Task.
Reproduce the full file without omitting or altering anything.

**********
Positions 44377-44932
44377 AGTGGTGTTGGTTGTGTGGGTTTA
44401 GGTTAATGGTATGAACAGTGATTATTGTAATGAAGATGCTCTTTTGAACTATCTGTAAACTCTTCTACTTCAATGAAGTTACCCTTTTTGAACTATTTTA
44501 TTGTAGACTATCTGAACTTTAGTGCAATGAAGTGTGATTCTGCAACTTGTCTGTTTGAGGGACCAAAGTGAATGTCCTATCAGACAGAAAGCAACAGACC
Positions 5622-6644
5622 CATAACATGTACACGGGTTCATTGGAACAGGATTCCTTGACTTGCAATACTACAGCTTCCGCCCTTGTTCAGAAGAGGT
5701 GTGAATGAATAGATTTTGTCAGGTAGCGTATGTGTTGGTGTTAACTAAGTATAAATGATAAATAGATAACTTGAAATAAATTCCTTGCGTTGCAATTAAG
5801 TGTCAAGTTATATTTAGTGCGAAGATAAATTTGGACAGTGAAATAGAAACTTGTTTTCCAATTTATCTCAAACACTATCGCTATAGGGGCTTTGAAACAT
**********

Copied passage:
Positions 44377-44932
44377 AGTGGTGTTGGTTGTGTGGGTTTA
44401 GGTTAATGGTATGAACAGTGATTATTGTAATGAAGATGCTCTTTTGAACTATCTGTAAACTCTTCTACTTCAATGAAGTTACCCTTTTTGAACTATTTTA
44501 TTGTAGACTATCTGAACTTTAGTGCAATGAAGTGTGATTCTGCAACTTGTCTGTTTGAGGGACCAAAGTGAATGTCCTATCAGACAGAAAGCAACAGACC
Positions 5622-6644
5622 CATAACATGTACACGGGTTCATTGGAACAGGATTCCTTGACTTGCAATACTACAGCTTCCGCCCTTGTTCAGAAGAGGT
5701 GTGAATGAATAGATTTTGTCAGGTAGCGTATGTGTTGGTGTTAACTAAGTATAAATGATAAATAGATAACTTGAAATAAATTCCTTGCGTTGCAATTAAG
5801 TGTCAAGTTATATTTAGTGCGAAGATAAATTTGGACAGTGAAATAGAAACTTGTTTTCCAATTTATCTCAAACACTATCGCTATAGGGGCTTTGAAACAT